A look at new tools and new opportunities to create an instructional experience that is not only different, but better, taking online learning in mainstream higher ed to the next level.
[Editor’s note: Based off of Google Analytics, this story was our eighth most popular article. It was originally published on Nov. 30, 2015.]
Let’s face it: Online education has always been the unhappy stepchild to traditional classroom teaching. It’s generally been seen as a make-do solution to serve students who—whether for reasons of geography or scheduling—were unable to attend class in person. And, more recently, its great claim to fame has been as a cost saver, a scalable way to enroll large numbers of students with minimal financial outlay. Well, the ugly duckling may be about to turn into a swan.
“We’re starting to hear a real desire for online learning to turn the corner and be focused on a mode of instruction that is inherently better than what we have today in traditional education,” said Chris Walsh, CEO of Zaption, a video learning company based in San Francisco. “People are starting to look at new tools and new opportunities to create an instructional experience that is different but hopefully better as well.”
The idea that online learning could actually be better than face-to-face instruction has gained credence in recent years as new technology solutions promise to make the educational experience more personalized and engaging. Has that time finally arrived? Here, eCampus News looks at seven trends that have the potential to remake the world of online learning.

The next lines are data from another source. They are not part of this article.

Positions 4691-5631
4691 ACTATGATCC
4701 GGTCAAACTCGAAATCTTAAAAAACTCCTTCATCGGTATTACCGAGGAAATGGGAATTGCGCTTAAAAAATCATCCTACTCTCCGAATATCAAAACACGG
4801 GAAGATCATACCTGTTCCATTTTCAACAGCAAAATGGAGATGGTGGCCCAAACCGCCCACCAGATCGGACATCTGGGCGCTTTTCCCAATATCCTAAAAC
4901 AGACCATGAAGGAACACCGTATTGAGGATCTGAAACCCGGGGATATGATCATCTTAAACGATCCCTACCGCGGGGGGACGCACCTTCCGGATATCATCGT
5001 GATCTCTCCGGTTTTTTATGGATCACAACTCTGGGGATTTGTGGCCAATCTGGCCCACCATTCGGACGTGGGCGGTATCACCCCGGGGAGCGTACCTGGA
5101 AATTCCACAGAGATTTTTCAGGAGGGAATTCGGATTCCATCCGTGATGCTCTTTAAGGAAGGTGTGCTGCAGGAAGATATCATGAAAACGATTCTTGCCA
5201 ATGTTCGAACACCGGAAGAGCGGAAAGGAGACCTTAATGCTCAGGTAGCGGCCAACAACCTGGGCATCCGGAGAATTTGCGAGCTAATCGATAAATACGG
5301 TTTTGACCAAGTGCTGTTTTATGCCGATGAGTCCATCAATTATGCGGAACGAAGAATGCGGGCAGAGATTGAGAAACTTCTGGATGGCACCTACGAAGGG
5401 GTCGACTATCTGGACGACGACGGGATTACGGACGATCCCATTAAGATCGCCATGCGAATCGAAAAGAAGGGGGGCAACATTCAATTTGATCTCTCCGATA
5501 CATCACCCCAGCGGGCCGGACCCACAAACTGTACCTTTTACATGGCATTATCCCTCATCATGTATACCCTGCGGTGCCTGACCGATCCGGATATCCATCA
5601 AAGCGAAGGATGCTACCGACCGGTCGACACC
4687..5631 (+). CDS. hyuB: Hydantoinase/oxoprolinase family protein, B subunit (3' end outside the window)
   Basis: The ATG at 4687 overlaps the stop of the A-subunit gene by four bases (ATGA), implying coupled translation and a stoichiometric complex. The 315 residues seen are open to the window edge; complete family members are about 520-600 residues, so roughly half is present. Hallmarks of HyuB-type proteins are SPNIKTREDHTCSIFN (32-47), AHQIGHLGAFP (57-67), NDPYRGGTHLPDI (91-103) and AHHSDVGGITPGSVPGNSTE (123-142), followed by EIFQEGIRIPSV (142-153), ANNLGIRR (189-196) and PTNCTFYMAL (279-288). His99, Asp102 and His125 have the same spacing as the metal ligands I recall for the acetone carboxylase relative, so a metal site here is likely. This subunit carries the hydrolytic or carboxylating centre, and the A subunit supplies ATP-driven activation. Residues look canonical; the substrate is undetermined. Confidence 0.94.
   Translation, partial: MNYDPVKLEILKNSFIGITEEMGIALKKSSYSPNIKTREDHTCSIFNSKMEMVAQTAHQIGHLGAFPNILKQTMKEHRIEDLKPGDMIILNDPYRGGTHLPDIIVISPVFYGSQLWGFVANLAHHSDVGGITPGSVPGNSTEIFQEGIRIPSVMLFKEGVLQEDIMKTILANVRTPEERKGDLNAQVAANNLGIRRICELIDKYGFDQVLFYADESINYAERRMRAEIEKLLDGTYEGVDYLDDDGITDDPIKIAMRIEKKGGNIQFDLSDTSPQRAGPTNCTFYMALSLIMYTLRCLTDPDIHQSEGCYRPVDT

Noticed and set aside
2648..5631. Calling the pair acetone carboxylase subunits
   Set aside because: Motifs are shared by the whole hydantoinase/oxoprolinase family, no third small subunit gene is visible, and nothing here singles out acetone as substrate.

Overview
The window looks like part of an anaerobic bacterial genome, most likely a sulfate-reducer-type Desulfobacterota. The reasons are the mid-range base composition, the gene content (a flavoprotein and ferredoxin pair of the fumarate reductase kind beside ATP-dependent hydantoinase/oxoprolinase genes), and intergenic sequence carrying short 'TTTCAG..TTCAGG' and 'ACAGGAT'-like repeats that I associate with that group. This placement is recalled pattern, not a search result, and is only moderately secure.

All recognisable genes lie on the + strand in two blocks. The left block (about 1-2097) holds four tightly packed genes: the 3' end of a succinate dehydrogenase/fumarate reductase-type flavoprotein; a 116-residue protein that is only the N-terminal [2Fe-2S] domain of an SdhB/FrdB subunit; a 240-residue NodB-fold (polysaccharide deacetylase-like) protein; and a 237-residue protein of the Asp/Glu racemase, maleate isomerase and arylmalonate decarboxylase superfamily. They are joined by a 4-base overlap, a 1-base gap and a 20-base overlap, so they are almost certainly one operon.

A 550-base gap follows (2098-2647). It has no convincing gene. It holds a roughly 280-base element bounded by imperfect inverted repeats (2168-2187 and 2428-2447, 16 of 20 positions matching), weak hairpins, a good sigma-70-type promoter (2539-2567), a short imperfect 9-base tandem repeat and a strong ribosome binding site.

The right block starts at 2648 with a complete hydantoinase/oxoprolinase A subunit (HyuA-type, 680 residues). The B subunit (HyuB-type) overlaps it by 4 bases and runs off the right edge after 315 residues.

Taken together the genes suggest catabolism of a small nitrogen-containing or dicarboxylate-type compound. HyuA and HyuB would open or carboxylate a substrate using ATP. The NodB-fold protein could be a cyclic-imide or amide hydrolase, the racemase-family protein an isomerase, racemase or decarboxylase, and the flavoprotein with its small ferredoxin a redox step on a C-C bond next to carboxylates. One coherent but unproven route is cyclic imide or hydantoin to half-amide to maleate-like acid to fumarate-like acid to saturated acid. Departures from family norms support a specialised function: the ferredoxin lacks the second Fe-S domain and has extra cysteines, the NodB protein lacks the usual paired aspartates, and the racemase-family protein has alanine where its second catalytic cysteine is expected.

1) Blended Learning Is the Sweet Spot
Ironically, the ideal learning environment may not be online or face-to-face: It might be both together. “We’re definitely seeing a trend over the last three to five years of people moving to these blended, online, hybrid, flipped-classroom models,” said Jennifer Ferralli, math product manager at WebAssign, an online instructional platform that specializes in STEM subjects. “We’re seeing this across the different disciplines, not just in math but also in physics and chemistry. People are trying to find different ways to connect with students to make classroom time more effective and more efficient.”
It’s a trend that has also caught the attention of ProctorU, a company that provides technology to prevent cheating and fraud in online courses. “The blended model especially is exploding,” said Don Kassner, ProctorU’s CEO. “When we first started seven years ago, we were talking to online-only programs. Now most of the programs are blended.”
In the wake of the hype around MOOCs that engulfed online learning in recent years, there is a growing realization that taking a course online requires a level of discipline and drive that many students lack. “A very small minority of people can completely learn online without any kind of motivation—without having somebody tap them on their backs once in a while to say, ‘You’ve done this very well,’ or, ‘Try a little harder,” said Gregor Freund, CEO of Versal, an online platform designed to help faculty with no technical expertise create interactive learning experiences. “Online learning has to become part of an overall learning process that blends classroom learning, remote learning, on-the-job learning—all of these different elements.”
It’s an approach that has really helped students in the School of Education at Gardner-Webb University, which utilizes Teachscape Learn, a professional development platform designed specifically for teachers. “Flipping the classroom has really changed my game,” said Kelly Taylor, assistant professor and chair of middle grades education. “Students now come in with a background about the concepts we’re studying, instead of my having to spend some of the class period laying the foundation.”
(Next page: Trends 2-4)